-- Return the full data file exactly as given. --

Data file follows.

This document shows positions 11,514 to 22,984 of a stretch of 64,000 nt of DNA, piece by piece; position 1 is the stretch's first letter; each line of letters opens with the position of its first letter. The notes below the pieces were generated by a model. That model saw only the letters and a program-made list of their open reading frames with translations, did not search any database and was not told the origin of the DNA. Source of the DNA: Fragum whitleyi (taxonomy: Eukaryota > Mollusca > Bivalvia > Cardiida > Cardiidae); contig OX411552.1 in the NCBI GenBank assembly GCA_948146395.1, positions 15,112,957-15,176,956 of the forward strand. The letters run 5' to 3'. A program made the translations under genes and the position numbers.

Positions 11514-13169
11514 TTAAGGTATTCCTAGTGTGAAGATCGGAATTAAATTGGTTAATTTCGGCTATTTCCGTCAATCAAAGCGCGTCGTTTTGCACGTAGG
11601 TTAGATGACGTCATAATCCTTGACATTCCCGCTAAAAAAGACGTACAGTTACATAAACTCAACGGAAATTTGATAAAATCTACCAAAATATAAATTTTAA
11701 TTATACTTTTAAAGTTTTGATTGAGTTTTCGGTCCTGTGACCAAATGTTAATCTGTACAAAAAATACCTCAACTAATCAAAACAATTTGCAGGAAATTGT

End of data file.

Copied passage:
This document shows positions 11,514 to 22,984 of a stretch of 64,000 nt of DNA, piece by piece; position 1 is the stretch's first letter; each line of letters opens with the position of its first letter. The notes below the pieces were generated by a model. That model saw only the letters and a program-made list of their open reading frames with translations, did not search any database and was not told the origin of the DNA. Source of the DNA: Fragum whitleyi (taxonomy: Eukaryota > Mollusca > Bivalvia > Cardiida > Cardiidae); contig OX411552.1 in the NCBI GenBank assembly GCA_948146395.1, positions 15,112,957-15,176,956 of the forward strand. The letters run 5' to 3'. A program made the translations under genes and the position numbers.

Positions 11514-13169
11514 TTAAGGTATTCCTAGTGTGAAGATCGGAATTAAATTGGTTAATTTCGGCTATTTCCGTCAATCAAAGCGCGTCGTTTTGCACGTAGG
11601 TTAGATGACGTCATAATCCTTGACATTCCCGCTAAAAAAGACGTACAGTTACATAAACTCAACGGAAATTTGATAAAATCTACCAAAATATAAATTTTAA
11701 TTATACTTTTAAAGTTTTGATTGAGTTTTCGGTCCTGTGACCAAATGTTAATCTGTACAAAAAATACCTCAACTAATCAAAACAATTTGCAGGAAATTGT